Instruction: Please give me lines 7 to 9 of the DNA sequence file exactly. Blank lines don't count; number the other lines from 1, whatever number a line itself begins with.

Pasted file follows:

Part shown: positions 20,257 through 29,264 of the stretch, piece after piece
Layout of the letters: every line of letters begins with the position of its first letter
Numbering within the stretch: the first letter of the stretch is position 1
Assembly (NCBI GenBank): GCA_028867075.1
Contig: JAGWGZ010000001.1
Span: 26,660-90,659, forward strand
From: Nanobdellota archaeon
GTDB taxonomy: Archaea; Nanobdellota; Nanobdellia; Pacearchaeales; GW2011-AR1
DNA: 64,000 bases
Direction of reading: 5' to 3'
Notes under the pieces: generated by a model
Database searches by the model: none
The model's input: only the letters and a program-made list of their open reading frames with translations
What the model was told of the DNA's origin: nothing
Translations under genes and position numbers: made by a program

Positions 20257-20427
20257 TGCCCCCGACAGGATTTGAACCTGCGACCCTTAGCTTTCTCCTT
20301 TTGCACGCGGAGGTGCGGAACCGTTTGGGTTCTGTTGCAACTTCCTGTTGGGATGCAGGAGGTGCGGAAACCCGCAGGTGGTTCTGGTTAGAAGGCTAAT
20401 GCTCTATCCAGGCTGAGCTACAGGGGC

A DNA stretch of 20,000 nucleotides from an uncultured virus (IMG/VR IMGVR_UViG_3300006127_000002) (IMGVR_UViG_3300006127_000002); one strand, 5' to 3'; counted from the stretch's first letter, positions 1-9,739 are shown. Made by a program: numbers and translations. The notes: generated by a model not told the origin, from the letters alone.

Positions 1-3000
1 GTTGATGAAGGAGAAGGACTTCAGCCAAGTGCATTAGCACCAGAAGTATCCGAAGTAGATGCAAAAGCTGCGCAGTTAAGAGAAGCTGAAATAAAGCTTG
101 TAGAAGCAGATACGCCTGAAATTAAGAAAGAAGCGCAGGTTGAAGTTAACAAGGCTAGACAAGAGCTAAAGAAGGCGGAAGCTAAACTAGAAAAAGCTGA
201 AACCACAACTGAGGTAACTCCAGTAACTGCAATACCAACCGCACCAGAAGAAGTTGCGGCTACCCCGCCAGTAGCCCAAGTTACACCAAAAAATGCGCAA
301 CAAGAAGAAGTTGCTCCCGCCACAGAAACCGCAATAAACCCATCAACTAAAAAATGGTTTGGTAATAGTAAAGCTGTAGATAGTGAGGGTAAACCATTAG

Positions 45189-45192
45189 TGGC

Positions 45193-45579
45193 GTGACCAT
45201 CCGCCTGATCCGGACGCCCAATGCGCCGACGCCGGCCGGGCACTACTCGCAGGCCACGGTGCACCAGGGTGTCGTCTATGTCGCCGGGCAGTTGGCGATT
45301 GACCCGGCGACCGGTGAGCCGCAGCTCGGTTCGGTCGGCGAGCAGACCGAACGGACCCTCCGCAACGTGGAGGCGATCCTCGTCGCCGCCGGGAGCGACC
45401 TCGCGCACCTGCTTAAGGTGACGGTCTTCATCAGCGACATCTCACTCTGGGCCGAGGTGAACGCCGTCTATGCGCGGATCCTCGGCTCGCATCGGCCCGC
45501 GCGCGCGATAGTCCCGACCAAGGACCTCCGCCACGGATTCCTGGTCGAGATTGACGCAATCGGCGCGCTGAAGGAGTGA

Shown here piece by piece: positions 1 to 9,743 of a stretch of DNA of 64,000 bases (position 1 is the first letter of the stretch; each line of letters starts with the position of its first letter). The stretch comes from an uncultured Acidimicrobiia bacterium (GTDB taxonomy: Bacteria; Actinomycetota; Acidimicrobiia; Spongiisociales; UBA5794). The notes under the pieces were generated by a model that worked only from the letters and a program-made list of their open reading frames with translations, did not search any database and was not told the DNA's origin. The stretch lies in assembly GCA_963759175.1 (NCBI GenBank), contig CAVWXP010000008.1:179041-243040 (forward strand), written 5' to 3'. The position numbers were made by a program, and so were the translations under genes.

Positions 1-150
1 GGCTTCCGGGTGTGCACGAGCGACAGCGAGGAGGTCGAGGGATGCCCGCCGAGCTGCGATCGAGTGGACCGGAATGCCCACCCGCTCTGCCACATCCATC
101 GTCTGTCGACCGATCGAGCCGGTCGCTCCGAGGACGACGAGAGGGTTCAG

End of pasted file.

From: Nanobdellota archaeon
GTDB taxonomy: Archaea; Nanobdellota; Nanobdellia; Pacearchaeales; GW2011-AR1
DNA: 64,000 bases